The candidate wanted to talk about getting tough on crime and cutting government spending, but his audience wanted to know about Christmas at Camp David and whether it was mom or dad who really wore the pants in the family.
Jeb Bush answered patiently, politely, and then added: “I am running for governor not because I am George and Barbara Bush’s son. I am running because I am George P. and Noelle and Jeb’s father.”
It is not easy for the child of a President to carve out a political identity of his own, a lesson that two sons of George Bush are learning first hand as they run for governor: Jeb Bush in Florida and George W. Bush in Texas.
“I am not running for governor because I am George Bush’s son,” George W. told folks in Texas. “I am running because I am Jenna and Barbara’s father.”
A year after George Bush lost the presidency, the eldest two of his four sons are venturing into politics in a pair of 1994’s biggest contests. In doing so, they hope to add to the family’s political legacy. Their father served in the House before becoming vice president and then President. Their late grandfather, Prescott Bush, served in the Senate from 1952 to 1963.
History suggests the Bush brothers have their work cut out for them if they harbor aspirations to the White House. John Quincy Adams was the first--and last--son of a President elected to the highest office.
For now, their focus is on the statehouses in Tallahassee and Austin. And they share more than a physical resemblance to their famous father and their practiced answer to questions about following him into politics.
Both are running on conservative platforms criticizing incumbent Democrats of taxing too much, spending too much, turning a blind eye to violent crime and allowing public education to decay.
And both face uphill battles.
In Texas, George W. Bush, 46, appears to have a clear path to the Republican gubernatorial nomination but would then face Gov. Ann Richards, a popular, sharp-tongued Democrat.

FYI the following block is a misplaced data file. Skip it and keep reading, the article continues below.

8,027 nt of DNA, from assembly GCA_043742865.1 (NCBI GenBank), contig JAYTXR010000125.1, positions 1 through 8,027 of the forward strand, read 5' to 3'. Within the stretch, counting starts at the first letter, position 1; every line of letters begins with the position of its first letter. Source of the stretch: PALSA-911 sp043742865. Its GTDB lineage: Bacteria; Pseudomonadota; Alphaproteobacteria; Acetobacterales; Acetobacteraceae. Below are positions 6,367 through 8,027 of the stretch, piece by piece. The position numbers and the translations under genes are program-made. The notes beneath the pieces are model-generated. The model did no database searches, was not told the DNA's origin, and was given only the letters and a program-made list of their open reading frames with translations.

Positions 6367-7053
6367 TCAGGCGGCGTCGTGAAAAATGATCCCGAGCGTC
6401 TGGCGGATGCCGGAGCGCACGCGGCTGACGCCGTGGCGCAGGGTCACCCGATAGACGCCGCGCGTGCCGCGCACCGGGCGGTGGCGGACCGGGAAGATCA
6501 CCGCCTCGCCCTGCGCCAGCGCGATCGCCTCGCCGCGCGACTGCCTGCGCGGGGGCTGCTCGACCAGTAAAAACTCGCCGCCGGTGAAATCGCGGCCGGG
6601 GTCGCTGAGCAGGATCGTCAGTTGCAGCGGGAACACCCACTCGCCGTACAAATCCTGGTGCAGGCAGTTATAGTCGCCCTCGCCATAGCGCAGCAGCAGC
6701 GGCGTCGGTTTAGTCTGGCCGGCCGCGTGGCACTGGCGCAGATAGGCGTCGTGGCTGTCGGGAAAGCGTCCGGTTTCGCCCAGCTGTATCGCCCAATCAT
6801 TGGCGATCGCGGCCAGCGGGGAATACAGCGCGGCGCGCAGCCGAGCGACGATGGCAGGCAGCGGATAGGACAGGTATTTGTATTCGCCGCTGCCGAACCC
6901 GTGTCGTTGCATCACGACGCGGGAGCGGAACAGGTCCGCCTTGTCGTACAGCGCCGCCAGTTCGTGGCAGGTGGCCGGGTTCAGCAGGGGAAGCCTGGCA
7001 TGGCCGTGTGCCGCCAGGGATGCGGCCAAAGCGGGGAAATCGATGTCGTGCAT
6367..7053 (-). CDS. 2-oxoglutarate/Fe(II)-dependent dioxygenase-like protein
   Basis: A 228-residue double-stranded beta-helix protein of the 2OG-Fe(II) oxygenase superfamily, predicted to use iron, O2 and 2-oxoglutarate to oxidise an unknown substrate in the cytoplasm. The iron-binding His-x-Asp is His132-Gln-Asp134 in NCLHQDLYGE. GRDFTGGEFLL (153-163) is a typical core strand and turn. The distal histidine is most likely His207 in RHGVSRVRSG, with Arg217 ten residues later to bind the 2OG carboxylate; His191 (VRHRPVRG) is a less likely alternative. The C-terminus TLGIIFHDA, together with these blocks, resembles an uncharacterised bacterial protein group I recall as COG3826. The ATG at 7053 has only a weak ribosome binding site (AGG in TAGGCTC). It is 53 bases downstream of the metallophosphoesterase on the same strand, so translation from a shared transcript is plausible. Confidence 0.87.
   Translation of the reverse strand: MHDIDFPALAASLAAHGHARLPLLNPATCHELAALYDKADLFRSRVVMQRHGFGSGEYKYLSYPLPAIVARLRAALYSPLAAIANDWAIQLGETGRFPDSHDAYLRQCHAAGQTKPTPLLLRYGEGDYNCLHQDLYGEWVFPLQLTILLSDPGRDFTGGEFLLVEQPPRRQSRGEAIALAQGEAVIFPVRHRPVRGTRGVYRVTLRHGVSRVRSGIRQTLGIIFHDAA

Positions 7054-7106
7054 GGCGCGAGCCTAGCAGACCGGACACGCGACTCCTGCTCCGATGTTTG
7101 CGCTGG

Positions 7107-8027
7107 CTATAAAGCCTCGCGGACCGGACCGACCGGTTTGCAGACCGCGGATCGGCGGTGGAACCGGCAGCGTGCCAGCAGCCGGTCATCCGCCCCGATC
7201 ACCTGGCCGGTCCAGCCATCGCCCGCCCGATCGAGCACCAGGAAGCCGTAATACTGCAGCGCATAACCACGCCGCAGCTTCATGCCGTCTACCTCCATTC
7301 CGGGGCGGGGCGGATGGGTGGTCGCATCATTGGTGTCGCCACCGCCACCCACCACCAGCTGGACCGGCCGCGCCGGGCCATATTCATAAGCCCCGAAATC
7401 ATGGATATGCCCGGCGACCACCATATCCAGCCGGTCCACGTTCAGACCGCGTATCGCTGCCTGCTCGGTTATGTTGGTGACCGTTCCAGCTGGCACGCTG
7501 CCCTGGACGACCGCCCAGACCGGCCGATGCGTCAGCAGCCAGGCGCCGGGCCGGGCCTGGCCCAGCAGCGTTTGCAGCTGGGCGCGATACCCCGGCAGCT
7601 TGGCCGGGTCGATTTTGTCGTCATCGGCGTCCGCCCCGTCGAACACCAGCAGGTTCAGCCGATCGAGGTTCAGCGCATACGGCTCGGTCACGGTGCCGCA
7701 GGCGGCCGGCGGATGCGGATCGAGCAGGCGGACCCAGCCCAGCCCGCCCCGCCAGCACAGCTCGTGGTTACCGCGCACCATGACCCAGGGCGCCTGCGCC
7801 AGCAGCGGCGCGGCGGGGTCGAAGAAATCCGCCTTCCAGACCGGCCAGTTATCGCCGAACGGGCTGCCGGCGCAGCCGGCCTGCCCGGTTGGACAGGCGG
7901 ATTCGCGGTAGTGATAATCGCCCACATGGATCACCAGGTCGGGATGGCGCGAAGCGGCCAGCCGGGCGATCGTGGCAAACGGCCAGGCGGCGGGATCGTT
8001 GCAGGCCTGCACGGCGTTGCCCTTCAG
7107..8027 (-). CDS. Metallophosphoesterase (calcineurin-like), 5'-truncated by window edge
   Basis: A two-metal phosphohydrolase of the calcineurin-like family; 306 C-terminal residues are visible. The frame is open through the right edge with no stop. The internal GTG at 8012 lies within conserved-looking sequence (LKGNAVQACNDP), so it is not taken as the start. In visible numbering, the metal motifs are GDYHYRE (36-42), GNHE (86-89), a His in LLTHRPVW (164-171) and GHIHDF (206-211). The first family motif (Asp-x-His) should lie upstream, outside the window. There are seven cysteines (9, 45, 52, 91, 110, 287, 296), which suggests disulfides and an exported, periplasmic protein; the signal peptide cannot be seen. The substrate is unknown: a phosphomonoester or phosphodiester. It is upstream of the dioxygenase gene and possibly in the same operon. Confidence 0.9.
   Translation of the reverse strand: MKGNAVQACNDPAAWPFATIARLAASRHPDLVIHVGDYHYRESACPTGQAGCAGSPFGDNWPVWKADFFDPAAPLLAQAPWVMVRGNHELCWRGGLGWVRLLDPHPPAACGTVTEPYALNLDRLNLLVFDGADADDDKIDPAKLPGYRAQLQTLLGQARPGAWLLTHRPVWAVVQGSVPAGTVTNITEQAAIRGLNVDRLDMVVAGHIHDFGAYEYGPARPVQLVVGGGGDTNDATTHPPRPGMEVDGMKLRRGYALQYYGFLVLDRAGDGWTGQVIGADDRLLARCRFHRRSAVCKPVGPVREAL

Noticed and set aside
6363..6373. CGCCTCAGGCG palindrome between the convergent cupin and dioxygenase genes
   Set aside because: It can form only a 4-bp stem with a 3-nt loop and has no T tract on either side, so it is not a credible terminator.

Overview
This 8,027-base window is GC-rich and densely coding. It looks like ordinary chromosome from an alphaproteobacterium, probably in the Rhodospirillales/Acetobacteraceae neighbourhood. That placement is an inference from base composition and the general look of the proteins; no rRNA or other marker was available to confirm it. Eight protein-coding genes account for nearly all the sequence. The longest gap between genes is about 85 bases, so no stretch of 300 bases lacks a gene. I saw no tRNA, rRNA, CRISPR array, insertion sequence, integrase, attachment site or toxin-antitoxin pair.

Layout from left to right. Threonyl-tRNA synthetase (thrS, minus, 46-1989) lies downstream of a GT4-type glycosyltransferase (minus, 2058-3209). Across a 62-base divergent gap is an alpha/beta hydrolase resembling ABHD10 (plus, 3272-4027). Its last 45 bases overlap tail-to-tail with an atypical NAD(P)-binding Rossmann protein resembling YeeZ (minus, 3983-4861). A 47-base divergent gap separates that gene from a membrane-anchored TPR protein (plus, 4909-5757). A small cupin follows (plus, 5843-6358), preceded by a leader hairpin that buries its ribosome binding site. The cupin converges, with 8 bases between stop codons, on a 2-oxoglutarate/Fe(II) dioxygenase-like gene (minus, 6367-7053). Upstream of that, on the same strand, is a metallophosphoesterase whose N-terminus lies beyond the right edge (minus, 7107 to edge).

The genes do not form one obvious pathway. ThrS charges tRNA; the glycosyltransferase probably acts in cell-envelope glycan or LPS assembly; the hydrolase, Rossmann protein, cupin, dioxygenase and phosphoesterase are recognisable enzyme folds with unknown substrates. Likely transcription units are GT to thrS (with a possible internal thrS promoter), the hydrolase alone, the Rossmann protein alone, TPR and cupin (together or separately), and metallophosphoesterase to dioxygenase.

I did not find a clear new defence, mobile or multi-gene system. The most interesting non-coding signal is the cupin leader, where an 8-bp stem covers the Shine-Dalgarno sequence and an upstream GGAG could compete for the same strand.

In Florida, Democratic Gov. Lawton Chiles hasn’t said if he will seek reelection and is considered vulnerable if he does.
Jeb Bush, 40, doesn’t have the luxury of no opposition enjoyed by his big brother; a handful of Florida Republicans are seeking the nomination, which is why the campaign has started so soon.
If elected, he promises to abolish the state Education Department so local governments can control school policy, build more prison cells and adopt strict sentencing guidelines for a juvenile justice system he says “coddles these kids now.”
He opposes legalized abortion and supports term limits and a ballot measure that would deny homosexuals specific protections under state civil rights laws.
“I don’t believe we need to create another category of victims,” he said sternly to a lesbian couple that heckled him after one appearance.
“Exceedingly conservative” is how University of Florida political scientist Richard Scher describes Jeb Bush’s platform. “Because there is a tough primary, his strategy is to just camp out on the right.”
Unless a strong primary challenge emerges, George W. Bush will run against Richards from the outset. He lost a 1978 congressional bid, but is well known in Texas as managing partner of the Texas Rangers baseball team and, before that, for following his father’s footsteps into the oil business.
“My business experience will enable me to provide the strong, independent leadership our state needs from its governor,” Bush said in September when he created a campaign committee to raise money. “My campaign will stress reform and new, creative solutions to help Texas compete and win in our rapidly changing world.”
It is clear the eldest Bush son plans a conservative course much like younger brother Jeb.
“Texas has the fastest growing state budget and state payroll in the country and he is committed to stopping those trends,” said Karl Rove, a GOP consultant helping Bush. The state’s school financing system is in crisis, something Bush blames on Richards.
The Richards camp professes to be eager for the fight.
“Ann Richards is popular because she takes the issues head on and talks no-nonsense to the voters,” said Ed Martin, executive director of the state Democratic Party. “We frankly are real proud to see a race run on that record against a man who has absolutely no qualifications or experience to suggest he could serve as governor.”
History suggests the Texas contest will be colorful. Texas has rough-and-tumble politics to begin with, and there’s a simmering feud between Richards and the Bushes.
At the 1988 Democratic Convention, Richards lampooned then-Vice President Bush as “born with a silver foot in his mouth.” The governor has taken to referring to her likely opponent in her own shorthand for son of a Bush--"Shrub.”
Both Bush brothers seek political advice from their father, and look to their famous parents to campaign for them. Although he lost the 1992 election, George Bush carried Florida and Texas, and Barbara Bush is popular in both states.
“You bet I’m going to campaign,” Mrs. Bush said recently.
But both candidates know they will not succeed unless they become as well known for their business experience as they are for being daddy’s guests at the White House and Camp David.
“We are proud sons of George and Barbara Bush, but there is so much more to it,” said Jeb Bush. “For either of us to win, we have to get way beyond that.”